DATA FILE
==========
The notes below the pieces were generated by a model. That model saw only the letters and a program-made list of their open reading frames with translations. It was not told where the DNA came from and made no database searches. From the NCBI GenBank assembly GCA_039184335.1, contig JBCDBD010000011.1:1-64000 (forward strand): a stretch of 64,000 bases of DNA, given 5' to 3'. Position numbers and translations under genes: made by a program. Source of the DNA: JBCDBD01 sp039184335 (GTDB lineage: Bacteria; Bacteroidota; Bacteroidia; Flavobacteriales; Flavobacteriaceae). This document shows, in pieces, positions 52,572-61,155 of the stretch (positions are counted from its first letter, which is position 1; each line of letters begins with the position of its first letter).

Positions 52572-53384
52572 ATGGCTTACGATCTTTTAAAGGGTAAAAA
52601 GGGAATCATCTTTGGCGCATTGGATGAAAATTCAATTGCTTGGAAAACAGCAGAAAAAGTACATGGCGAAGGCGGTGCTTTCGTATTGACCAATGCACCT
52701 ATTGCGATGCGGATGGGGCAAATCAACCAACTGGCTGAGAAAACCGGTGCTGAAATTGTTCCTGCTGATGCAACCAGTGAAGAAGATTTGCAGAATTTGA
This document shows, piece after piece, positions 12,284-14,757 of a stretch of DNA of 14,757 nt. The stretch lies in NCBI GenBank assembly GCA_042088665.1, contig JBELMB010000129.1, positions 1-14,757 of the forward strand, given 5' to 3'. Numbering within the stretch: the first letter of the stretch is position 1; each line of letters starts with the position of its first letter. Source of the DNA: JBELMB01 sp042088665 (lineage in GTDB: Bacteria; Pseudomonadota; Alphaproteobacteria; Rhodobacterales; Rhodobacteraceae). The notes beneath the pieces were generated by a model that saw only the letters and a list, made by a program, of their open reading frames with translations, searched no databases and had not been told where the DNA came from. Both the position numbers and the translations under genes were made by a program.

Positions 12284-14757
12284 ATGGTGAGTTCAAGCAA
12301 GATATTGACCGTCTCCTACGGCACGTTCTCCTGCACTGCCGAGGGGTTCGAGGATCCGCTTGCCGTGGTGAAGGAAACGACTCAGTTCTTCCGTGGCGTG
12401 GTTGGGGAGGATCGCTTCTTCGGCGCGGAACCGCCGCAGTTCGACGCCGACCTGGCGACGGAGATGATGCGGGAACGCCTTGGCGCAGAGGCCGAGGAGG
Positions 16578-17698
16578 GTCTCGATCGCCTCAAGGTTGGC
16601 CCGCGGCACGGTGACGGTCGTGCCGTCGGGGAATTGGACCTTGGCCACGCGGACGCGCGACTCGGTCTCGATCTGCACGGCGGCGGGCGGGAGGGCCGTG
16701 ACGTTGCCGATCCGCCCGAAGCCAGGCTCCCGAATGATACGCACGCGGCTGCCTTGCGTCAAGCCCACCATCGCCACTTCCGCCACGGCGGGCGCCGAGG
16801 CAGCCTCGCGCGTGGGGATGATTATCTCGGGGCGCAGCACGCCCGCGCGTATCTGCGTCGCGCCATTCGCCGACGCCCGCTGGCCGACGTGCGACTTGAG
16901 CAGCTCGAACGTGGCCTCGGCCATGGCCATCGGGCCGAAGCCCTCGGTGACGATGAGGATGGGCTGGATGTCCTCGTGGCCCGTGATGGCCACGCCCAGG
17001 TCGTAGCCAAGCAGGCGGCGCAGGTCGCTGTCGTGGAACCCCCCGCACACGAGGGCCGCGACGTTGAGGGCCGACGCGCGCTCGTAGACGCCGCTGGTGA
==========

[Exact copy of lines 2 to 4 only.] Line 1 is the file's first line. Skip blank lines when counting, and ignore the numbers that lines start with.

Positions 52572-53384
52572 ATGGCTTACGATCTTTTAAAGGGTAAAAA
52601 GGGAATCATCTTTGGCGCATTGGATGAAAATTCAATTGCTTGGAAAACAGCAGAAAAAGTACATGGCGAAGGCGGTGCTTTCGTATTGACCAATGCACCT